Geothermal Developers To Pump Water Into Volcano
January 16, 2012

Geothermal Developers To Pump Water Into Volcano

Will it spark an earthquake? Fears have arisen over plans to pour 24 million gallons of water - and $43 MILLION - into an Oregon volcano to see if it can create electricity.

Geothermal energy developers are planning to pump 24 million gallons of water into a dormant volcano in Central Oregon this summer to see whether it can create a renewable resource of energy that doesn´t rely on the weather.

The water will be pumped into Newberry Volcano -- located 20 miles south of Bend, Oregon -- to pick up heat from fractures in the base of the rock. The idea is that the heated water will then turn to steam and can then generate power.

The project, however, has been met with stiff opposition by critics who are concerned that pumping water deep into a volcano could lead to an earthquake -- based on similar events that have occurred in the past. Critics also argue that it would be extremely difficult to build a reservoir big enough to run a commercial power plant.

Even so, the federal government, Google and other investors are willing to pump $43 million of their money into the project, led by AltaRock Energy, Inc. of Oregon, and Davenport Newberry Holdings LLC of Stamford, CT.

Using the Earth´s heat to generate power is an alternative to other renewable energy sources, such as wind turbines and solar panels. But whereas these other renewable resources rely on wind and sunshine to generate enough power, geothermal resources can provide a consistent source of energy.

“We know the heat is there,” Susan Petty, president of AltaRock, told the Associated Press (AP). “The big issue is can we circulate enough water through the system to make it economic.”

The heat in the Earth´s crust has been used to generate power for more than a century. Engineers gather hot water or steam that bubbles near the surface and use it to spin a turbine that creates electricity. But most of these areas have already been exploited. So engineers are now looking in places that have hot rocks, but no cracks in the rocks or water to deliver the steam.

Engineers are hoping that by tapping into this heat, they can grow geothermal energy from a small area into an important source of green energy. The new technology behind this is called Enhanced Geothermal Systems (EGS).

“To build geothermal in a big way beyond where it is now requires new technology, and that is where EGS comes in,” Steve Hickman, a research geophysicist with the US Geological Survey in Menlo Park, California, told AP.

AltaRock plans to drill deep shafts into the sides of Newberry Volcano and pump in water to create tiny fractures in the rock, a process known as hydroshearing. Then they will pump in cold water down into the reservoir and draw out the steam. AltaRock said it will pour 800 gallons of water per minute into the 10,600-foot test well over a three week period. The process will produce a reservoir of cracks starting at about 6,000 feet below the surface, and reach down to 11,000 feet, and be about 3,300 feet in diameter.

Due to earthquake fears and other constraints, progress in the new technology has been slow. There are small plants similar to AltaRock´s planned project in France and Germany. A project in Australia has been plagued with drilling problems, and a plant in Basel, Switzerland, was shut down after earthquake fears.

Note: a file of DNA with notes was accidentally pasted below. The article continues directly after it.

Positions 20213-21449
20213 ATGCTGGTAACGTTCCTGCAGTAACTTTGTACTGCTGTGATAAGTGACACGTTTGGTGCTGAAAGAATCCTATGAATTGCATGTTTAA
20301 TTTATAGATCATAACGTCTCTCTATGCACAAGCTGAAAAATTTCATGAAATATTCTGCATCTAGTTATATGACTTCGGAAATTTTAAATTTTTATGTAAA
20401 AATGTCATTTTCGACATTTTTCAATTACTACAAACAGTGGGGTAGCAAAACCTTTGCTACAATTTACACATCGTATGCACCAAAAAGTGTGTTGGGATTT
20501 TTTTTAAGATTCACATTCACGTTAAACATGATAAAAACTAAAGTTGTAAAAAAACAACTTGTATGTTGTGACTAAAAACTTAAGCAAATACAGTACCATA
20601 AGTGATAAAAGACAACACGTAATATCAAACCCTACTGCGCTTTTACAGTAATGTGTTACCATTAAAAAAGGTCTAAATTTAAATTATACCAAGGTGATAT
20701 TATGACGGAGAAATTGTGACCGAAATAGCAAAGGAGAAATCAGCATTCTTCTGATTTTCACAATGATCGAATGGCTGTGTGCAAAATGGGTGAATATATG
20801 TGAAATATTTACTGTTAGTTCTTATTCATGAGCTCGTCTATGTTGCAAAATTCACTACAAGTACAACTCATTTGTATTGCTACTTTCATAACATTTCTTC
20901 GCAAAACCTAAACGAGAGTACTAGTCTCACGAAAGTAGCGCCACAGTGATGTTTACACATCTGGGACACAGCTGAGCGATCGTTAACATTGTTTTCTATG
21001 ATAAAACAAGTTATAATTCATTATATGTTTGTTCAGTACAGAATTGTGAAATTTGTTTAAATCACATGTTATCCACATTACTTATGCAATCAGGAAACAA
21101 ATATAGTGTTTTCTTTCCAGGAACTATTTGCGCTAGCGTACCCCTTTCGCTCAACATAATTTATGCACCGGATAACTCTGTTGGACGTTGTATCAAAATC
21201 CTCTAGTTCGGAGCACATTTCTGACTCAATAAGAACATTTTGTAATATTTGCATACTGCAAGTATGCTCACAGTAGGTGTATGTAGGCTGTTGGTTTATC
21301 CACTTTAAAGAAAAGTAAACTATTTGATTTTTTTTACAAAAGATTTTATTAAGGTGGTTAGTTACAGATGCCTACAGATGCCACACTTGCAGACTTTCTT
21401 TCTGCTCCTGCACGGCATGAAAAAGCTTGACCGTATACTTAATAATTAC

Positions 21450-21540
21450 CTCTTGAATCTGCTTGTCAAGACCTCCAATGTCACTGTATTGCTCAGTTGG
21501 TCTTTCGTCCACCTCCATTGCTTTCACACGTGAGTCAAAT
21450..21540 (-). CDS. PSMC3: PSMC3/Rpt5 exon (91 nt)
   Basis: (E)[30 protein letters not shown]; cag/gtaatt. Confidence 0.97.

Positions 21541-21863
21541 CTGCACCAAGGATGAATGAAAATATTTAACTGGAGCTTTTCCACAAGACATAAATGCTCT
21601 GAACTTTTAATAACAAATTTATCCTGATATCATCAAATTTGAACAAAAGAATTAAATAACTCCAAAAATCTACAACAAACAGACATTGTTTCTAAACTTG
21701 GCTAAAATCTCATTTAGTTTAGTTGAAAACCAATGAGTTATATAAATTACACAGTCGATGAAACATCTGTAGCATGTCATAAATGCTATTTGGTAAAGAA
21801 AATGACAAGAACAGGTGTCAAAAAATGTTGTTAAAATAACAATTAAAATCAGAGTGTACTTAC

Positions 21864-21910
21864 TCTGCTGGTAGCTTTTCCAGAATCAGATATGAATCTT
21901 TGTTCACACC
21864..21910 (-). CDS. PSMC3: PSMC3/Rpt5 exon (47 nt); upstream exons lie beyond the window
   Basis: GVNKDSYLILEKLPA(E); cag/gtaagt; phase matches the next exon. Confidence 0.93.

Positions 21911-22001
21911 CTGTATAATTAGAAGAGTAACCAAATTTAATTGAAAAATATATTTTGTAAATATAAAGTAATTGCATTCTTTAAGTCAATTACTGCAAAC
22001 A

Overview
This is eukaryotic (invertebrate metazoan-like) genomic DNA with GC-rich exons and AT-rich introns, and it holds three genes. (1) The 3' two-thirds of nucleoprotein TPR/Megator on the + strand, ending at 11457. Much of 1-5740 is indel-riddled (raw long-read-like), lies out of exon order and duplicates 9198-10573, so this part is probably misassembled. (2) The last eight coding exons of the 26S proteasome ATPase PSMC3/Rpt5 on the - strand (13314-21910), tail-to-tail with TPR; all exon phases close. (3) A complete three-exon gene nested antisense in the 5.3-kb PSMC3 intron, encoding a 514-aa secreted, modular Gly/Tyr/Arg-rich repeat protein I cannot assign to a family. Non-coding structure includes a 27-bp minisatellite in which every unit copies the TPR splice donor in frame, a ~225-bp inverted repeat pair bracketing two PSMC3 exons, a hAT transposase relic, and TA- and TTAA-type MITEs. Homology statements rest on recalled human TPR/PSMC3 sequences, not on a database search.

Hydroshearing is similar to the process known as hydraulic fracturing -- or fracking -- a process used to free natural gas from shale formation. But fracking uses chemically-enhanced fluids and creates huge fractures. Pumping fracking wastewater deep underground for disposal likely led recent quakes in Arkansas and Ohio.

Fears persist that hydroshearing will likely lead to damaging temblors as well.

A new international protocol is coming out at the end of this month that urges EGS developers to keep projects out of urban areas to avoid earthquake damage. Experts believe the danger of a major quake at Newberry is low as it has no significant fault lines. It is also far enough from populated areas that property damage would be unlikely. However, the US Department of Energy (DOE) will be monitoring the project and any significant quakes would shut the project down, at least temporarily.

“That's the $64,000 question,“ Ernie Majer, a seismologist with the Lawrence Berkeley National Laboratory, told the Daily Mail. “What´s the biggest earthquake we can have from induced seismicity that the public can worry about.”

The DOE has given the project $21.5 million, which has been matched by private investors. Google offered up $6.3 million.

While there is no power plant proposed for the project, one could be operating in about 10 years, said Doug Perry, president and CEO of Davenport Newberry Holdings.

If successful, the results could be significant.

A 2008 assessment found that EGS in the West could produce half the country´s electricity.

The US Bureau of Land Management released an environmental assessment of the Newberry project last month that shows no foreseeable issues that would stop the project from going forward. However, the agency did say that it is taking public comments before making a final decision in the coming months.

“The important question we need to answer now, is how geothermal fits into the renewable energy picture, and how EGS fits. How much it is going to cost, and how much is available,” said Colin Williams, a geophysicist who compiled the assessment.

Geologists believe Newberry Volcano was once one of the tallest peaks in the Cascades, reaching an elevation of 10,000 feet. It blew its top before the last Ice Age, leaving a caldera studded with towering lava flows, two lakes, and 400 cinder cones, some 400 feet tall. The volcano last erupted around 700 AD.


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